On one Tuesday afternoon at the Fleet regional office the phone rang more or less constantly. There was an employee enquiring about redundancy. An employer who wanted to fire an employee of 10 years' service because of some nameless 'disability'. Someone asked about sickness benefit. Another complained that his employer would not give him a contract - what were his rights? And a shopkeeper wanted to hire an assistant but was unwilling to do a lot of reading about his rights and responsibilities as an employer. Wendy Appleton has been dealing with these kinds of queries for four years now, and has the answers more or less automatically. It is not her job to take on a case; she may, if requested, refer a caller to an IRO, but otherwise she must try to deal with every query within six minutes. The Fleet PEP consists of six full-time staff and two trainees, and expects to field 60,000 calls in 1994.
The three main functions of individual conciliation, collective conciliation and handling public enquiries are supervised by the regional director - in this case Frank Coley. Most regional directors have been SIROs, and continue to fit in collective conciliations in between their administrative tasks. Coley is the exception, which allows him more scope to proselytise on ACAS's behalf. Like most of his colleagues, he came from the DoE, where he was a senior principal. He talks of doing educational work; this ranges from giving lectures at CBI conferences to keeping in touch with local firms, and organising occasional seminars under ACAS auspices. It sounds as if it could be a part-time job, but Coley talks about it with a missionary zeal that suggests it is anything but. He has recently been involved in helping the local police force with its newly civilianised staff. Throughout the public sector, devolution and transfer of responsibilities have blurred the old lines and created real or potential industrial relations problems. In deciding when and where to offer help, ACAS staff are guided by their 'statement of aims', updated in 1993. Civil servants don't talk about mission statements, but that is exactly what this is. The mission is: 'To improve industrial relations and employment practice, to minimise conflict and to encourage all people at work to be involved in and committed to the greater effectiveness and success of their organisations.' The means are fourfold: 'preventing and resolving disputes ... to foster constructive relationships ... promote employee involvement and an improved quality of working life; promoting settlement of actual or potential complaints to Industrial Tribunals ...; providing impartial information and advice on matters concerned with employment relationships ...; and promoting a wider understanding of good practice in developing and maintaining constructive relationships at work.' This wide brief explains why senior ACAS people attach great importance to networking. They see it as their job to know as much as possible about industrial relations in their area, and to use their contacts to guide people into the paths of righteousness - or industrial correctness.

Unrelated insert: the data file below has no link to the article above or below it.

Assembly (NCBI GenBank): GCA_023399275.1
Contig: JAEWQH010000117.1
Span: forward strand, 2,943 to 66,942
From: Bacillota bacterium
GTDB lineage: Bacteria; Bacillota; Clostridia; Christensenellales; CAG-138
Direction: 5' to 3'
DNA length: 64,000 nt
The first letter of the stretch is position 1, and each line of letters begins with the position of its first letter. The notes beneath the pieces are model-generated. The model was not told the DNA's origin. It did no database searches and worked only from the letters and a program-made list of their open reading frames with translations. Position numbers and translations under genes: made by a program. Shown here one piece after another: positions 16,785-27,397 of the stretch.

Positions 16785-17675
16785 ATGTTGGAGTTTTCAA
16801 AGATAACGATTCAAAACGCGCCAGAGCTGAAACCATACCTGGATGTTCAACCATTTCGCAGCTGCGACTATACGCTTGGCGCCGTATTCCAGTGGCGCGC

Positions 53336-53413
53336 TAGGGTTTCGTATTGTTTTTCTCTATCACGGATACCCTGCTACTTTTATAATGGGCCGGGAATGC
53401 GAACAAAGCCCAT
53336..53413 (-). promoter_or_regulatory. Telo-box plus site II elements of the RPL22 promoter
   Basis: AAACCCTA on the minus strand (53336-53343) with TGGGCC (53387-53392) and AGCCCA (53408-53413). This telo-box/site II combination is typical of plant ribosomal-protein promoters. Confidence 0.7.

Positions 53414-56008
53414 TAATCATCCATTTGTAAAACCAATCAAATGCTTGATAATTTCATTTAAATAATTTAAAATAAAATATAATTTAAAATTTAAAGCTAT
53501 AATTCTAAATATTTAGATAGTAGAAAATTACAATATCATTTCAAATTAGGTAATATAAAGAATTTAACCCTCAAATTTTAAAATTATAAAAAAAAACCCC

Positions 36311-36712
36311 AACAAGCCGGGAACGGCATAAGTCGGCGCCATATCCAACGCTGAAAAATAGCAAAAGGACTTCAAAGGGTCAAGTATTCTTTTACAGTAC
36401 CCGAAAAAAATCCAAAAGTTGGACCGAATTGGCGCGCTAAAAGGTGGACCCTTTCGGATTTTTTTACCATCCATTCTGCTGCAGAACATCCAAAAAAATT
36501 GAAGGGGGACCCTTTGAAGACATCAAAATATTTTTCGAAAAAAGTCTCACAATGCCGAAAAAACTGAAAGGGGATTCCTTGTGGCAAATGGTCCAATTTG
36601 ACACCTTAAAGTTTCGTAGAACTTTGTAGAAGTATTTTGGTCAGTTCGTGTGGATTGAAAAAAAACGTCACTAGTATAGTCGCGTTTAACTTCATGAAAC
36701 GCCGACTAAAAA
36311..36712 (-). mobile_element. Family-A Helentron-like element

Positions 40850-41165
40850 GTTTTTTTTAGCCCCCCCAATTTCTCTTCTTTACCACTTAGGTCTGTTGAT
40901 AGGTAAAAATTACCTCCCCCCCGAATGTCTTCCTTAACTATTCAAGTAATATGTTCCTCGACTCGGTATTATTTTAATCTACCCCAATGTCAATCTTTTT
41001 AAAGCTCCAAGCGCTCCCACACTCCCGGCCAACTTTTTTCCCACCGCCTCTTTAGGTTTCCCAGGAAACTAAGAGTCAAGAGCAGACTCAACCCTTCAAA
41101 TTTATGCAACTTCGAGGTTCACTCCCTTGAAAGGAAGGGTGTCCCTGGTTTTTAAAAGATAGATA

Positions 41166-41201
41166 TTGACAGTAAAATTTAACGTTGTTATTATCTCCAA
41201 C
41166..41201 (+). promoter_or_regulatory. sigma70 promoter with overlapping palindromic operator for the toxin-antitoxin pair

But is it their job to do things that might come under the heading of management consultancy? Job evaluation, for instance, is a task ACAS has undertaken in the past, but recently conciliators have begun to question whether they shouldn't stop at this point, and tell the company to go and buy from the private sector.
On the face of it, there is scope for market-testing ACAS and, since April 1994, the service has been obliged to charge for its handbooks and other publications, and for conferences. These charges are merely to cover costs, so the 70-page handbooks (on Discipline at Work or Employing People) cost a very reasonable £1.50, while the conferences vary between £25 and £100 a head.
So why doesn't ACAS charge more heavily and more often? Why not charge for much of its advisory work? Peter Syson, director of strategy, has been with ACAS since 1975, and he has a well-rehearsed answer. It all comes back to ACAS's impartiality. If ACAS were paid by the employer, how could it serve the employees equally? Besides, there is a major difference between ACAS and a management consultant. ACAS tackles every problem according to its own principles, which include employee involvement. If you call in ACAS, you more or less have to do it its way.
The sum of evidence is that the ACAS way is remarkably successful. The avoidance of industrial tribunal cases has been mentioned. The effect of strike prevention is impossible to quantify, but if ACAS can claim, as it does, to have solved 90% of disputes without industrial action, it must have saved millions of pounds. Advisory work has certainly helped prevent subsequent disputes, not least by improving trust as revealed in a lengthy study by two Oxford academics, Ian Kessler and John Purcell, An Evaluation of ACAS Advisory Work. Customer surveys show more than 85% satisfied with the PEP service. But as Coley points out, ACAS's remarkable reputation for impartiality and conscientiousness springs entirely from its staff, many of whom have passed up opportunities of promotion to stay in a job they find uniquely rewarding. David Cook is a case in point. As he puts it: 'I've stayed in ACAS so long because I still get the same kick out of the work. And I think we provide a useful service.' All things considered, it does not seem an extravagant claim.